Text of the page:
The guided weekend programs at Nisqually National Wildlife Refuge offer a chance to learn about the nature, culture and history of the area. The programs began Saturday. Each program is led by an experienced guide.
Here is a look at some of the upcoming programs:
Today: “It’s in Your Nature: Exploring the Wild,” 9-11 a.m. From bitterns to butterflies, chickadees to crab apples, the refuge is home to many types of wildlife. Join naturalist Jan Seguin on this nature walk that will focus on the creatures of the refuge. Meet in the visitor center.
“Our Amazing Plant World,” 1-2:30 p.m. Spring is the perfect time to experience the refuge plant life. Join Sally Vogel on this walk to learn about plant-insect interactions, adaptations for survival and other interesting facts. Meet at the flagpole in front of the visitor center.
April 13: “Birds of a Feather: Take Flight on a Bird Walk,” 8:30 a.m.-noon. Experience the thrill of seeing a peregrine falcon (the world’s fastest bird) or of hearing a woodpecker pecking away (up to 20 pecks per second). Experienced birder David Richardson leads this walk full of the sights and sounds of one of the refuge’s largest treasures, the birds. Meet at the landing overlooking the pond at the visitor center.
“How to Keep a Wave on the Sand: Capturing the Outdoors in Photographs,” 10 a.m.-1 p.m. In this hands-on workshop with writer and photographer Greg Farley, learn to take your camera off the automatic settings and then head outside to apply basic and professional outdoor photography techniques. Bring your camera (film, DSLR, or point and shoot), extra batteries and a sense of adventure. Meet in the visitor center auditorium.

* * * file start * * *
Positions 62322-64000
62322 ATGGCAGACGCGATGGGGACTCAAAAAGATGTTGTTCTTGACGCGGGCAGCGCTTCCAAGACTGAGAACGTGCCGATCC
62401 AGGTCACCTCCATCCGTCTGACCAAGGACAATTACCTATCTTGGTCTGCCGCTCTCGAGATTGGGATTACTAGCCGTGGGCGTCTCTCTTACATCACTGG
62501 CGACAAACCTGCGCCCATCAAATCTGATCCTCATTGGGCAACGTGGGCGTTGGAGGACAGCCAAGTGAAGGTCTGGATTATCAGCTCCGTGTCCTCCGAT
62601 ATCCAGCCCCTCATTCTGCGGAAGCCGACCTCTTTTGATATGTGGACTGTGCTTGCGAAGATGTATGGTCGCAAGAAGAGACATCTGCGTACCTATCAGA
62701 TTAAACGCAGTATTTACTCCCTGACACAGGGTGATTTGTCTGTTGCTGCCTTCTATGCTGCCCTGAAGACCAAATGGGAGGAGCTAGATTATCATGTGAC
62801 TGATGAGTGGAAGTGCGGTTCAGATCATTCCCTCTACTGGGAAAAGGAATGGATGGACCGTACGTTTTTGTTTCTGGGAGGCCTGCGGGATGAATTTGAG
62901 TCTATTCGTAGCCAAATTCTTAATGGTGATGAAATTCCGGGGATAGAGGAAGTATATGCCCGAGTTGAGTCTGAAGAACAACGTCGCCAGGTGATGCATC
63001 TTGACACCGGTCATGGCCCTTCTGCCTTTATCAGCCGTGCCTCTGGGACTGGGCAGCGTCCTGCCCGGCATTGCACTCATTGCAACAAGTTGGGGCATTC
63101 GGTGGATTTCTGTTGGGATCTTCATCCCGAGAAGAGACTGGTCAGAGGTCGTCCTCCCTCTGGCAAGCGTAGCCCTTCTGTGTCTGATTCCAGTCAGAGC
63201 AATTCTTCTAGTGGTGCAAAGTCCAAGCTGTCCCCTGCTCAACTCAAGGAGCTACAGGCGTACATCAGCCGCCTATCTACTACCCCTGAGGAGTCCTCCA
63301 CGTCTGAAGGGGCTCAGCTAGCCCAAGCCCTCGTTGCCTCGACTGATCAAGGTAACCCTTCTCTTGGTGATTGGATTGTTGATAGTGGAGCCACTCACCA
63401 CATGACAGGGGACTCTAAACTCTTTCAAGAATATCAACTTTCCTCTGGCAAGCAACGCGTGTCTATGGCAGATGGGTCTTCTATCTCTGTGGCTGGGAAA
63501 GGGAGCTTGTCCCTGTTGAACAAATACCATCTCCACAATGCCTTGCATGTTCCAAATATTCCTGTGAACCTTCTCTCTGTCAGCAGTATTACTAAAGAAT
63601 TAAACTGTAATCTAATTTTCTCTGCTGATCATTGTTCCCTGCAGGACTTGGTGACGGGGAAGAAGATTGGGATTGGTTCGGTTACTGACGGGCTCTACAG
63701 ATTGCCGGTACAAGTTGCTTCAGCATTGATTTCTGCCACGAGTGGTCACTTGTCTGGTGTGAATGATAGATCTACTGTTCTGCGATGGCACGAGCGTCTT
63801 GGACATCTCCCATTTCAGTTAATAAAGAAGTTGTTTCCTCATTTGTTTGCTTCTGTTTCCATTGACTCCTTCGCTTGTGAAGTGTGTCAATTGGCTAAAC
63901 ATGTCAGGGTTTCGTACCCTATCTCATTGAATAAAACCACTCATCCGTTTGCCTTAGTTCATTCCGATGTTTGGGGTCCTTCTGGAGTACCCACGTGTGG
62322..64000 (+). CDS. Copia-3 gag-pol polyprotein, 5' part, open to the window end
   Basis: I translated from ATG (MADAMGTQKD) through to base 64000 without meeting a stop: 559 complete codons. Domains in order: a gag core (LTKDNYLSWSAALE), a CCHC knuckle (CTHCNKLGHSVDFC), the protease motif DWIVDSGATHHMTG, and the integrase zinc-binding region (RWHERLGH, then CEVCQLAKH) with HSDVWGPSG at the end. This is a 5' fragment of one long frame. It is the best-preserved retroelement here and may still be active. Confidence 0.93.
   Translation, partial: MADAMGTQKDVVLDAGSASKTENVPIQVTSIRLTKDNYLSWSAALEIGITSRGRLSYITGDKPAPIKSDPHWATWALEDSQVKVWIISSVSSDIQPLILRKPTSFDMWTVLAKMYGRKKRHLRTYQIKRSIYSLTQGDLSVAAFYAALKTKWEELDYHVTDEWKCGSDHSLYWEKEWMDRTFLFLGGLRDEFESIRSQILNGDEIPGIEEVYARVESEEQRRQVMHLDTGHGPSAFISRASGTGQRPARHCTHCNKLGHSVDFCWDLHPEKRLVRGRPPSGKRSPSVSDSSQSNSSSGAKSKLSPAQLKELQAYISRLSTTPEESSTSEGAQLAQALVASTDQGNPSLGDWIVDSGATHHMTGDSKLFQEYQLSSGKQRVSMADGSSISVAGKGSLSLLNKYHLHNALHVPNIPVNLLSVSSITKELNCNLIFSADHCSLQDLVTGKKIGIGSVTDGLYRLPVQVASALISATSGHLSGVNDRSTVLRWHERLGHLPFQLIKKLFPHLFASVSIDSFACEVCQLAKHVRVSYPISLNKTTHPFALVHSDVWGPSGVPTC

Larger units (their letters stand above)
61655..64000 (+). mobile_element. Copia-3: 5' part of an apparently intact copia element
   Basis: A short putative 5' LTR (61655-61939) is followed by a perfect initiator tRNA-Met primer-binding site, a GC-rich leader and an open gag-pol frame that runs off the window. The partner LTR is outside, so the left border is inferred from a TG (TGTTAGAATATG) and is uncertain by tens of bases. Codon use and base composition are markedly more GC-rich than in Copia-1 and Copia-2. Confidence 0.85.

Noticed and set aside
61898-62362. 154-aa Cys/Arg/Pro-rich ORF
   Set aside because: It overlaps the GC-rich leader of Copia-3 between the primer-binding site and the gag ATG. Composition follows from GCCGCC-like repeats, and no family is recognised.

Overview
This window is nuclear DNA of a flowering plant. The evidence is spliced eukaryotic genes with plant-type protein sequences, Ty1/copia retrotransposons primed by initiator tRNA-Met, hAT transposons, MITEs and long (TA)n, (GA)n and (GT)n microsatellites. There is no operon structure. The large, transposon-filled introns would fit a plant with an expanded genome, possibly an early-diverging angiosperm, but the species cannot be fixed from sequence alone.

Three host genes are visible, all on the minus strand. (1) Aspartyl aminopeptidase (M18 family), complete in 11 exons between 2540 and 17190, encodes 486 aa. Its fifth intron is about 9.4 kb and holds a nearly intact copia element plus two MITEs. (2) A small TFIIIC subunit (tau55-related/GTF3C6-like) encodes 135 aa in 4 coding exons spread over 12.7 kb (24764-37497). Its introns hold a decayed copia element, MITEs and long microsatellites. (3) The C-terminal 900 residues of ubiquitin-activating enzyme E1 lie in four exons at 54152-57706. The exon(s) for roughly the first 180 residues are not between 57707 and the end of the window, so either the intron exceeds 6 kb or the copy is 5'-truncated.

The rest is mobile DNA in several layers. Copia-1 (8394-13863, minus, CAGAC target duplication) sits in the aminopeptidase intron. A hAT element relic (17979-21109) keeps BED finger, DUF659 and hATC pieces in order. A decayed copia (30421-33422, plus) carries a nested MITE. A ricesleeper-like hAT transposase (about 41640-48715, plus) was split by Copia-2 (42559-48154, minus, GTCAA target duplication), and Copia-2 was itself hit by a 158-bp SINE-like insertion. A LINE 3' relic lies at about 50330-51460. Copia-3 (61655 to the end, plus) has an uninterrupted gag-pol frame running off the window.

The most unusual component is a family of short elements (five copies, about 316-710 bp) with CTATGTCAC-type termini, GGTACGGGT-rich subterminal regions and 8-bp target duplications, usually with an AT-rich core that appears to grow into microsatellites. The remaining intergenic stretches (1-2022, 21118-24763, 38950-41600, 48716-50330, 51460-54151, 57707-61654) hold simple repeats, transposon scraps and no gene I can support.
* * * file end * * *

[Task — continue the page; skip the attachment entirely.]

April 14: “The Nisqually and Medicine Creek: Where Nature, Culture and History Converge,” 1-2:30 p.m. Learn about the events surrounding the signing of the Medicine Creek Treaty, explore how the Nisqually people came to the Nisqually delta and how their lives changed with the settlement of Europeans. Lynn Corliss leads this walk. Meet at the flagpole in front of the visitor center.
The programs will run each Saturday and Sunday through the end of June. A complete scheduled can be found at fws.gov/refuge/nisqually. While the programs are free, there is an entrance fee of $3 per four adults.
The refuge is north of Lacey, off Interstate 5 at Exit 114. The refuge’s trails are open everyday from sunrise to sunset.